When Wu-Tang Clan penned the lyrics “cash rules everything around me” in the '90s, it’s fair to believe the prescient rap crew was predicting the totality of American politics in the next century — especially after the Citizens United ruling flooded elections with more corporate cash.
“It’s to a point where effectively we have deregulated money in politics,” says David Schultz, a Hamline University political science professor who may or may not be a Wu-Tang fan. “We are just about at the point to where we were back before Watergate, where it’s wide open.”
But we don’t have to be stuck in a Wild West of campaign finance, Schultz says. He recently wrote an essay for Talking Points Memo, offering a four-point plan for corralling — or at least exposing — campaign finance gangsters. It won’t completely stop mega companies from flexing their election muscle. However, Schultz’s reforms could undo damage from Citizens United.
The fundamental problem is that political clout is bought and sold like free market sailboats, Schultz says. That’s right, sailboats.
“If I’ve got a sailboat and I want to sell it, if I say ‘Sailboat for sale, highest bidder’ – God bless America, that’s a great way to sell sailboats,” Schultz waxes. “Political representation, political influence shouldn’t be allocated on the market mechanism and that’s really where we are at this point.”
Better yet, the president and the agencies he puppeteers can take these steps now without the approval of Congress.
First and foremost, Schultz wants an executive order requiring that federal contractors disclose all political donations. Should the palm greasers spend over a certain amount on an election or congressman, they would be prevented from bidding on government contracts for two years.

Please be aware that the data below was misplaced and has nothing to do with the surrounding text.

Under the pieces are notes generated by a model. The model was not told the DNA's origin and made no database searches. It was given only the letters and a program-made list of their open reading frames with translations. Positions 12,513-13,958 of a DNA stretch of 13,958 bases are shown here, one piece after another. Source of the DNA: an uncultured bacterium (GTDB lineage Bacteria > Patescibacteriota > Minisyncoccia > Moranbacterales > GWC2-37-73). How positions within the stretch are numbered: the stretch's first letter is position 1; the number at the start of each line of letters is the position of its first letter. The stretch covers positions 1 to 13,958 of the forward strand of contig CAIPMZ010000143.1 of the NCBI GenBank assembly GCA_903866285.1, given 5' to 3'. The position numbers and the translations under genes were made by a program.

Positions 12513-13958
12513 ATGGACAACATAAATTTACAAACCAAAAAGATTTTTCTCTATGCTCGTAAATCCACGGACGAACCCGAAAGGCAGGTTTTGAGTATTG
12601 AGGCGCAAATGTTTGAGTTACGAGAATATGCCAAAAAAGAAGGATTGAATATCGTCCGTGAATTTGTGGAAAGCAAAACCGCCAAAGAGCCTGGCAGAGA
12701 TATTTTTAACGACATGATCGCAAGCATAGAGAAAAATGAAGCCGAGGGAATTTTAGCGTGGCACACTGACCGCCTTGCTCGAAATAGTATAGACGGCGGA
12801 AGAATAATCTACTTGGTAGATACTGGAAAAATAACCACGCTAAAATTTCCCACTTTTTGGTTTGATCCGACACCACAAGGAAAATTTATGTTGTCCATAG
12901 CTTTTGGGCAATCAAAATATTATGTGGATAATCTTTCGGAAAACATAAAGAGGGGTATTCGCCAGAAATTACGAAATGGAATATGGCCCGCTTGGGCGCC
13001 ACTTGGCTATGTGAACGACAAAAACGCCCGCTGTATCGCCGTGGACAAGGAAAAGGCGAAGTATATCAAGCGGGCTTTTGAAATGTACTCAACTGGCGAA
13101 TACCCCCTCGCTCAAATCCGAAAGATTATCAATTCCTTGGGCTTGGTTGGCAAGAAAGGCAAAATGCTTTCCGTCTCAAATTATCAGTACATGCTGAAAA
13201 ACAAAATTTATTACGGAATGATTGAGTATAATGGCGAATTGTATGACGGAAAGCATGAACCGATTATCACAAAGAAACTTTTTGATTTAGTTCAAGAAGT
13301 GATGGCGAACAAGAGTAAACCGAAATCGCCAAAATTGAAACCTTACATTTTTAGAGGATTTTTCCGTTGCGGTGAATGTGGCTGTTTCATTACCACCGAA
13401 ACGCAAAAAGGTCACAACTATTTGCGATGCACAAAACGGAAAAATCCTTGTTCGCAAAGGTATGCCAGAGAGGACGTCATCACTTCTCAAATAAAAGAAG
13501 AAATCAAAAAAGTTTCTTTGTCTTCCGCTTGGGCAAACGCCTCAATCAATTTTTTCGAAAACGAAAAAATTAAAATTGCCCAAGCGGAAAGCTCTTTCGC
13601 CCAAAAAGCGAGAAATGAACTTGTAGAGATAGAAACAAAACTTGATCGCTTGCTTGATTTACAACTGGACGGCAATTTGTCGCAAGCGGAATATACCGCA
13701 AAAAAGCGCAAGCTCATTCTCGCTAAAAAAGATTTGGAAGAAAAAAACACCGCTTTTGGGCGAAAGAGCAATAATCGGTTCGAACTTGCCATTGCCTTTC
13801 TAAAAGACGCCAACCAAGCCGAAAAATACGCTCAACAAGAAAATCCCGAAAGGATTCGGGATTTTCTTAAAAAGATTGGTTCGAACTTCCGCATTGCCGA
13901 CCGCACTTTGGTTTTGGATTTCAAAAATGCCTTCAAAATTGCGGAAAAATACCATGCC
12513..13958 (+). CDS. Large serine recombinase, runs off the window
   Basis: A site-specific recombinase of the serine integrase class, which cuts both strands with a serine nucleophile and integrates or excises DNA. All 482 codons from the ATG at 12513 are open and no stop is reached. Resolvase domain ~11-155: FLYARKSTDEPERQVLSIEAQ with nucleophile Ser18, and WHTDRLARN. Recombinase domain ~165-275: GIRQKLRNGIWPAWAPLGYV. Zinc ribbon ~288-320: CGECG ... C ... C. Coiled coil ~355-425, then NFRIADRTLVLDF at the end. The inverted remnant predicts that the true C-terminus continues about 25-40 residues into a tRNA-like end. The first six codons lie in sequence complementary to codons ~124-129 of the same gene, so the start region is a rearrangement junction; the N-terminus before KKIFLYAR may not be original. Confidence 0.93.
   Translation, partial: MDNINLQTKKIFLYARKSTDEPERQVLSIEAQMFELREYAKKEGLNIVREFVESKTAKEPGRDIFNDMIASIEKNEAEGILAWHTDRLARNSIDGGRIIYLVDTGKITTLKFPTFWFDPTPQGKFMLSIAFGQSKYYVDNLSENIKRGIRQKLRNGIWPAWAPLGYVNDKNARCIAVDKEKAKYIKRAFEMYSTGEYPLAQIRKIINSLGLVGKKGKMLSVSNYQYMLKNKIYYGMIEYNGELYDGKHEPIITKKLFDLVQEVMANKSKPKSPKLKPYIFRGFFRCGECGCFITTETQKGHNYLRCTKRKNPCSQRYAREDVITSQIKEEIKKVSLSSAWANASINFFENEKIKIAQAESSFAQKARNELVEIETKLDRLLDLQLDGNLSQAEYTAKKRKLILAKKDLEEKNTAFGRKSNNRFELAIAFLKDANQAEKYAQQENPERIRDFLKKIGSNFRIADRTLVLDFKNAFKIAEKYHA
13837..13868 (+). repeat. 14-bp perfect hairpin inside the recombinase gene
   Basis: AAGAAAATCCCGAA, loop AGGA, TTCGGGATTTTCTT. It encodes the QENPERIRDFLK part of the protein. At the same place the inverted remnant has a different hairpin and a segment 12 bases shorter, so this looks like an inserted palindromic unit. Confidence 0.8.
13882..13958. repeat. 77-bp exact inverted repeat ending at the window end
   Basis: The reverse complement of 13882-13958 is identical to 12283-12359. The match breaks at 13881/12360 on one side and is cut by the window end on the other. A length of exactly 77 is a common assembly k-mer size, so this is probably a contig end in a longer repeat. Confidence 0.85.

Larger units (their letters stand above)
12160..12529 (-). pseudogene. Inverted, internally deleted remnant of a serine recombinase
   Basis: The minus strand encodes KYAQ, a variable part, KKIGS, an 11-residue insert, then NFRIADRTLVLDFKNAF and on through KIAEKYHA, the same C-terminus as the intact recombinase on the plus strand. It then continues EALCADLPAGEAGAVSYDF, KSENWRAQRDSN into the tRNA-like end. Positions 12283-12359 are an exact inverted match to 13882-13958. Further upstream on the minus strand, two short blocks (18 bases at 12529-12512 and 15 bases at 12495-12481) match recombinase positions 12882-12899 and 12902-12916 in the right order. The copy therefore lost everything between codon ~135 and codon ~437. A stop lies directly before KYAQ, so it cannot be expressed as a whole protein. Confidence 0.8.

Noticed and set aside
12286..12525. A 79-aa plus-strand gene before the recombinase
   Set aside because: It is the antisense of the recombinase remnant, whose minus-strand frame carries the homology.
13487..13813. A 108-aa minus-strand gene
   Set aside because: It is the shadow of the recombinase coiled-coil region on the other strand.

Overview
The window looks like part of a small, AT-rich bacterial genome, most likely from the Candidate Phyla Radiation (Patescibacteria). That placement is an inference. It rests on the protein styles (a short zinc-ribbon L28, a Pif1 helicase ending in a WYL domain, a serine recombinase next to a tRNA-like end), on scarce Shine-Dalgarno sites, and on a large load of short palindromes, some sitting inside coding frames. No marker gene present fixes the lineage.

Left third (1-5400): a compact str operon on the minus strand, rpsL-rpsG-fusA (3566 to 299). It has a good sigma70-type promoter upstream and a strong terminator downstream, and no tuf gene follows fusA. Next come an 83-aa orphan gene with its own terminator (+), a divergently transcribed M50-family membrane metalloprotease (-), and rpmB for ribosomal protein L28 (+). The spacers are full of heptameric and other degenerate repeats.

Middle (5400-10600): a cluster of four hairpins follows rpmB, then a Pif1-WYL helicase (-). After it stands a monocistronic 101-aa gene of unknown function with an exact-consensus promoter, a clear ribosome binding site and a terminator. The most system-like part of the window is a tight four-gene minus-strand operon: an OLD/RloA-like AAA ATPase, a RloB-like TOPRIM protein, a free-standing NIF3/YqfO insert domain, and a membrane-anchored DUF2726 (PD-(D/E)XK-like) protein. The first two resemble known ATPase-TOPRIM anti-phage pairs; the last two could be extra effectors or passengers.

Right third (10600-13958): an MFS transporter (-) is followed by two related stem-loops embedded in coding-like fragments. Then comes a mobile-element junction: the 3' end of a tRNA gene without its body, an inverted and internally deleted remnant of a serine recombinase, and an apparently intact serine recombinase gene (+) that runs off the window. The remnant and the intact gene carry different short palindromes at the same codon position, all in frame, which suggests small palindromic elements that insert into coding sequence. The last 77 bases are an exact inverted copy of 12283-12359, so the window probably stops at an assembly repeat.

Second, he wants publicly traded companies to come clean about all their political spending and give shareholders the chance to sign off on it — moves within the Securities and Exchange Commission’s power.
“Right now corporations have more freedom to be able to spend money for political purposes than labor unions,” Schultz says. “At this point individual members of labor unions can opt out and say, ‘I don’t want my money spent for political purposes,’ and I think shareholders should have the same right.”
Lastly, the Federal Communications Commission could force broadcasters to provide “reasonable free air time” to candidates, while the Internal Revenue Service could make political advocacy nonprofits register with the FCC and disclose their donors and expenditures.
So would President Obama and his agency heads actually pull the trigger on these? Despite rumors that the first reform on his list could come, Schultz isn’t holding his breath.
A few years ago, a previous version of Schultz’s plan supposedly trickled up to POTUS’ ears. Sen. Al Franken’s legal counsel was hunting for ways to combat the Citizens United ruling and Schultz gave him his pitch. Schultz was told Franken mentioned them to Obama, but they were greeted with a presidential “meh.”
“I was thrilled to death of course that Senator Franken actually did go talk to the president of the United States about this, but I wasn’t completely surprised about Obama,” Schultz says. “I never heard him when he was running for office talking” seriously about campaign finance reform.
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